Deep learning – Concept learning

Concept learning, also known as category learningconcept attainment, and concept formation, is largely based on the works of the cognitive psychologist Jerome Bruner. Bruner, Goodnow, & Austin (1967) defined concept attainment (or concept learning) as “the search for and listing of attributes that can be used to distinguish exemplars from non exemplars of various categories”. More simply put, concepts are the mental categories that help us classify objects, events, or ideas, building on the understanding that each object, event, or idea has a set of common relevant features. Thus, concept learning is a strategy which requires a learner to compare and contrast groups or categories that contain concept-relevant features with groups or categories that do not contain concept-relevant features.

Concept learning also refers to a learning task in which a human or machine learner is trained to classify objects by being shown a set of example objects along with their class labels. The learner simplifies what has been observed by condensing it in the form of an example. This simplified version of what has been learned is then applied to future examples. Concept learning may be simple or complex because learning takes place over many areas. When a concept is difficult, it is less likely that the learner will be able to simplify, and therefore will be less likely to learn. Colloquially, the task is known as learning from examples. Most theories of concept learning are based on the storage of exemplars and avoid summarization or overt abstraction of any kind.

Data mining is the computing process of discovering patterns in large data sets involving methods at the intersection of machine learning, statistics, and database systems. It is an interdisciplinary subfield of computer science. The overall goal of the data mining process is to extract information from a data set and transform it into an understandable structure for further use. Aside from the raw analysis step, it involves database and data management aspects, data pre-processing, model and inference considerations, interestingness metrics, complexity considerations, post-processing of discovered structures, visualization, and online updating. Data mining is the analysis step of the “knowledge discovery in databases” process, or KDD.

The actual data mining task is the semi-automatic or automatic analysis of large quantities of data to extract previously unknown, interesting patterns such as groups of data records (cluster analysis), unusual records (anomaly detection), and dependencies (association rule mining, sequential pattern mining). This usually involves using database techniques such as spatial indices. These patterns can then be seen as a kind of summary of the input data, and may be used in further analysis or, for example, in machine learning and predictive analytics. For example, the data mining step might identify multiple groups in the data, which can then be used to obtain more accurate prediction results by a decision support system. Neither the data collection, data preparation, nor result interpretation and reporting is part of the data mining step, but do belong to the overall KDD process as additional steps.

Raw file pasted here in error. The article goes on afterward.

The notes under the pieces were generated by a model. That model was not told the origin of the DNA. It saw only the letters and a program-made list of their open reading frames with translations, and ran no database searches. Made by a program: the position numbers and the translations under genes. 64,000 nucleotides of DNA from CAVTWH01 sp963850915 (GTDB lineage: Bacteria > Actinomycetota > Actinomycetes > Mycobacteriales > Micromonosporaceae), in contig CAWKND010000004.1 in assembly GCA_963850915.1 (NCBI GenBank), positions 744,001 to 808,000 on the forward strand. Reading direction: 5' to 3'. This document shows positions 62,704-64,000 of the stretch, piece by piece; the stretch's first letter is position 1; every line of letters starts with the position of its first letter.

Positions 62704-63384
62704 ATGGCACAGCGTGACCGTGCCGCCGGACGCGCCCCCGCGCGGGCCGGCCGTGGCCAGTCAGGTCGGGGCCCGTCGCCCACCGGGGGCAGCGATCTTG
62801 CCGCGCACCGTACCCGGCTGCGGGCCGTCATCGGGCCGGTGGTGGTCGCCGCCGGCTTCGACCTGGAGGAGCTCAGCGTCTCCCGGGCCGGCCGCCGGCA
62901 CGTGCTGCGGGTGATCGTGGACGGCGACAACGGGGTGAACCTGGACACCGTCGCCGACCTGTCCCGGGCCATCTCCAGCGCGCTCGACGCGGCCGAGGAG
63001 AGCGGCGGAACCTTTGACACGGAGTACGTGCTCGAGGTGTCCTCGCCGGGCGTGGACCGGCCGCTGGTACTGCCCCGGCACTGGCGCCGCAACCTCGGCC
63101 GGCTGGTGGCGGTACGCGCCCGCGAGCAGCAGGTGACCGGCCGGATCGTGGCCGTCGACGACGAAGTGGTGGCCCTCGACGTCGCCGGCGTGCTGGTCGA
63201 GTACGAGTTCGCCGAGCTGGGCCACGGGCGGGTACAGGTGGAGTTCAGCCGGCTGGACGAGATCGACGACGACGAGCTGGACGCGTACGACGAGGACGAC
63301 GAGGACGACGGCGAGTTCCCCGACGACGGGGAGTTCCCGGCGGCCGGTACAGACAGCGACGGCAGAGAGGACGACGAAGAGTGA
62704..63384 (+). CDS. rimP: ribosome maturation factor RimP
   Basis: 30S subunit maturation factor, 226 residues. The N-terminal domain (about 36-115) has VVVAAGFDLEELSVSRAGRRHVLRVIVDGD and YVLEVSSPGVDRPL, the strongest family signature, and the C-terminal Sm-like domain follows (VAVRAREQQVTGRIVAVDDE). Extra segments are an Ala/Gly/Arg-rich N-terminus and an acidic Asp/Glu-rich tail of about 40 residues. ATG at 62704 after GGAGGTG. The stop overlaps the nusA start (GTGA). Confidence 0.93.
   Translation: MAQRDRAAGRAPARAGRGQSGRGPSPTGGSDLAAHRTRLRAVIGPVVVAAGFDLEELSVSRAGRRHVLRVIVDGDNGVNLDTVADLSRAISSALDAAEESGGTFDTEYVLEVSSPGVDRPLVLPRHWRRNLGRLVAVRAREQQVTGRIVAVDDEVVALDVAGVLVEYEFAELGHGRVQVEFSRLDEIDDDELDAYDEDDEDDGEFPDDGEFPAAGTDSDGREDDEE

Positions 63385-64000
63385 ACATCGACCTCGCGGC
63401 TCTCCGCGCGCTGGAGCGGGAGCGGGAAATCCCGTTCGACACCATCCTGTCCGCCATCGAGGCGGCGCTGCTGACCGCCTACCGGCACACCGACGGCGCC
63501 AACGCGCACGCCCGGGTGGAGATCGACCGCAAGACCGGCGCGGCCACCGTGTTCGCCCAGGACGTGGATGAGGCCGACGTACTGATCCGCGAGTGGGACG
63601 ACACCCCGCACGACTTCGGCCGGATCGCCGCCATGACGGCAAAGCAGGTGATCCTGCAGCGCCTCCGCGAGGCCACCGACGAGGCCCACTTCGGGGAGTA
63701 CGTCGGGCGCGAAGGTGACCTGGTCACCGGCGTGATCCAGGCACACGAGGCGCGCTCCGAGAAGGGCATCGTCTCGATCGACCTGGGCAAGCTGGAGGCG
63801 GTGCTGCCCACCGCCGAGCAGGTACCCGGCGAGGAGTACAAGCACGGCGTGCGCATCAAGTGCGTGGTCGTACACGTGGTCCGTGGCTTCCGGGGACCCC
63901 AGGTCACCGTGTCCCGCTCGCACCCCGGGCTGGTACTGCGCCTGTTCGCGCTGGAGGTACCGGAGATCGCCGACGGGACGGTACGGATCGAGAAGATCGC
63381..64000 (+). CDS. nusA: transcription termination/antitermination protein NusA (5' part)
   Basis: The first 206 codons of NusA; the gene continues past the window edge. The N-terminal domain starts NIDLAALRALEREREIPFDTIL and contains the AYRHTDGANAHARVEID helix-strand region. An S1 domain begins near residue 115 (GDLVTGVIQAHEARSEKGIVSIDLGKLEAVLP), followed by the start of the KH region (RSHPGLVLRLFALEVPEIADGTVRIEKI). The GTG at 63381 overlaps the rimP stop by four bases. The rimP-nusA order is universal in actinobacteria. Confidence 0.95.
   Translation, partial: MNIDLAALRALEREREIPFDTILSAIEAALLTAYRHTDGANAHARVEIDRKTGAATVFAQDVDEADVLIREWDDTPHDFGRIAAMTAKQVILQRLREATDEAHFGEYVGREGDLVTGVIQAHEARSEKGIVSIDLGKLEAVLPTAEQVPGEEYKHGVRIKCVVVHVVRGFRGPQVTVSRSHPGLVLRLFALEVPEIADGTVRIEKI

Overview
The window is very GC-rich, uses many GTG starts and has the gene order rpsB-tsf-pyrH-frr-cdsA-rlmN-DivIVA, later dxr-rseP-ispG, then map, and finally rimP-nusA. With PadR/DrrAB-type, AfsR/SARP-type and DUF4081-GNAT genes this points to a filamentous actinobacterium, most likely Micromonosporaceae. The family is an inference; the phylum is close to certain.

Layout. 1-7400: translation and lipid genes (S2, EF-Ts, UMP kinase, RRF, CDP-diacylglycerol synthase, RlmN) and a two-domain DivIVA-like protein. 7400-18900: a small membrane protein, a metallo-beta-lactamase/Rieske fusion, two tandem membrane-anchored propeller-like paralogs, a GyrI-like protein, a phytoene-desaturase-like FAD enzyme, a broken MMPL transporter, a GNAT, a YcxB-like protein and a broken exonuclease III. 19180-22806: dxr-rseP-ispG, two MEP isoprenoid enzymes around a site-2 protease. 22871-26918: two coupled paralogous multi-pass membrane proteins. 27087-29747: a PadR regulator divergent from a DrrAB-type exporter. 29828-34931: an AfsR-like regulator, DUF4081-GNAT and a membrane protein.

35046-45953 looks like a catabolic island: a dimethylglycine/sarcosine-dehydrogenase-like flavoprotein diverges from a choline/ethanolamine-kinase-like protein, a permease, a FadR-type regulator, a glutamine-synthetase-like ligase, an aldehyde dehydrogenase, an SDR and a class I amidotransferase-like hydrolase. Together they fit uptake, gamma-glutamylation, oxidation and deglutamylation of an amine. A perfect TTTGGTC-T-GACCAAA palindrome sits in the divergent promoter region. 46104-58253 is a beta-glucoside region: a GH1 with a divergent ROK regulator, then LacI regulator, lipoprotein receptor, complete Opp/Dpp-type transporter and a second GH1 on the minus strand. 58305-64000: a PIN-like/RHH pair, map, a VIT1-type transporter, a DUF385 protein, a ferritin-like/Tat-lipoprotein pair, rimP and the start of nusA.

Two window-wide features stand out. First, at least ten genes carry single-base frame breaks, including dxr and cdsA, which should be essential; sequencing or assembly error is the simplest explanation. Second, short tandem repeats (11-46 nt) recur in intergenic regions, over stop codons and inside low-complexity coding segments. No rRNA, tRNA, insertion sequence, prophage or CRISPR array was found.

Psychological warfare (PSYWAR), or the basic aspects of modern psychological operations (PSYOP), have been known by many other names or terms, including MISO, Psy Ops, political warfare, “Hearts and Minds”, and propaganda. The term is used “to denote any action which is practiced mainly by psychological methods with the aim of evoking a planned psychological reaction in other people”. Various techniques are used, and are aimed at influencing a target audience’s value system, belief system, emotions, motives, reasoning, or behavior. It is used to induce confessions or reinforce attitudes and behaviors favorable to the originator’s objectives, and are sometimes combined with black operations or false flag tactics. It is also used to destroy the morale of enemies through tactics that aim to depress troops’ psychological states. Target audiences can be governments, organizations, groups, and individuals, and is not just limited to soldiers. Civilians of foreign territories can also be targeted by technology and media so as to cause an effect in the government of their country.

In Propaganda: The Formation of Men’s Attitudes, Jacques Ellul discusses psychological warfare as a common peace policy practice between nations as a form of indirect aggression. This type of propaganda drains the public opinion of an opposing regime by stripping away its power on public opinion. This form of aggression is hard to defend against because no international court of justice is capable of protecting against psychological aggression since it cannot be legally adjudicated. “Here the propagandists is [sic] dealing with a foreign adversary whose morale he seeks to destroy by psychological means so that the opponent begins to doubt the validity of his beliefs and actions.”